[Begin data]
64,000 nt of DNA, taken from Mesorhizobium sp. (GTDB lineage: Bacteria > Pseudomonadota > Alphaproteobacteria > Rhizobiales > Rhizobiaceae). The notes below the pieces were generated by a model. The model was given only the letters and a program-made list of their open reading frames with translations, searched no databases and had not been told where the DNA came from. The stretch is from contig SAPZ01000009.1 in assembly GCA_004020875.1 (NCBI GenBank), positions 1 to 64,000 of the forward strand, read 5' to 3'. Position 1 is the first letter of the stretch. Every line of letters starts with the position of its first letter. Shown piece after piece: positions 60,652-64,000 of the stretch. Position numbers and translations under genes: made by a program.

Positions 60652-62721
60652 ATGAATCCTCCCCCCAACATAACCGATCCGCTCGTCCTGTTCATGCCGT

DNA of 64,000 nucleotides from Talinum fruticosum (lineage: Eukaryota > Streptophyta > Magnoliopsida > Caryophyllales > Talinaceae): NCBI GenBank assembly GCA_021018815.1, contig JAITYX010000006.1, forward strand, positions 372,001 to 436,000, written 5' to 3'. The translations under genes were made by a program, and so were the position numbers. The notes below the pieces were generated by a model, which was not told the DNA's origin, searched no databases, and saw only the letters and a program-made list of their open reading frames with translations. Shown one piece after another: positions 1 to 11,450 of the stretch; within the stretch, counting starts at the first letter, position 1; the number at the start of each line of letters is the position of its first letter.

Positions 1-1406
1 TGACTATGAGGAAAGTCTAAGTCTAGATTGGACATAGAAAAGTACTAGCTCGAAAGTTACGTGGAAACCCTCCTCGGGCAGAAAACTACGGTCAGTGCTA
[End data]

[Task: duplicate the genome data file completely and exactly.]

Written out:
64,000 nt of DNA, taken from Mesorhizobium sp. (GTDB lineage: Bacteria > Pseudomonadota > Alphaproteobacteria > Rhizobiales > Rhizobiaceae). The notes below the pieces were generated by a model. The model was given only the letters and a program-made list of their open reading frames with translations, searched no databases and had not been told where the DNA came from. The stretch is from contig SAPZ01000009.1 in assembly GCA_004020875.1 (NCBI GenBank), positions 1 to 64,000 of the forward strand, read 5' to 3'. Position 1 is the first letter of the stretch. Every line of letters starts with the position of its first letter. Shown piece after piece: positions 60,652-64,000 of the stretch. Position numbers and translations under genes: made by a program.

Positions 60652-62721
60652 ATGAATCCTCCCCCCAACATAACCGATCCGCTCGTCCTGTTCATGCCGT

DNA of 64,000 nucleotides from Talinum fruticosum (lineage: Eukaryota > Streptophyta > Magnoliopsida > Caryophyllales > Talinaceae): NCBI GenBank assembly GCA_021018815.1, contig JAITYX010000006.1, forward strand, positions 372,001 to 436,000, written 5' to 3'. The translations under genes were made by a program, and so were the position numbers. The notes below the pieces were generated by a model, which was not told the DNA's origin, searched no databases, and saw only the letters and a program-made list of their open reading frames with translations. Shown one piece after another: positions 1 to 11,450 of the stretch; within the stretch, counting starts at the first letter, position 1; the number at the start of each line of letters is the position of its first letter.

Positions 1-1406
1 TGACTATGAGGAAAGTCTAAGTCTAGATTGGACATAGAAAAGTACTAGCTCGAAAGTTACGTGGAAACCCTCCTCGGGCAGAAAACTACGGTCAGTGCTA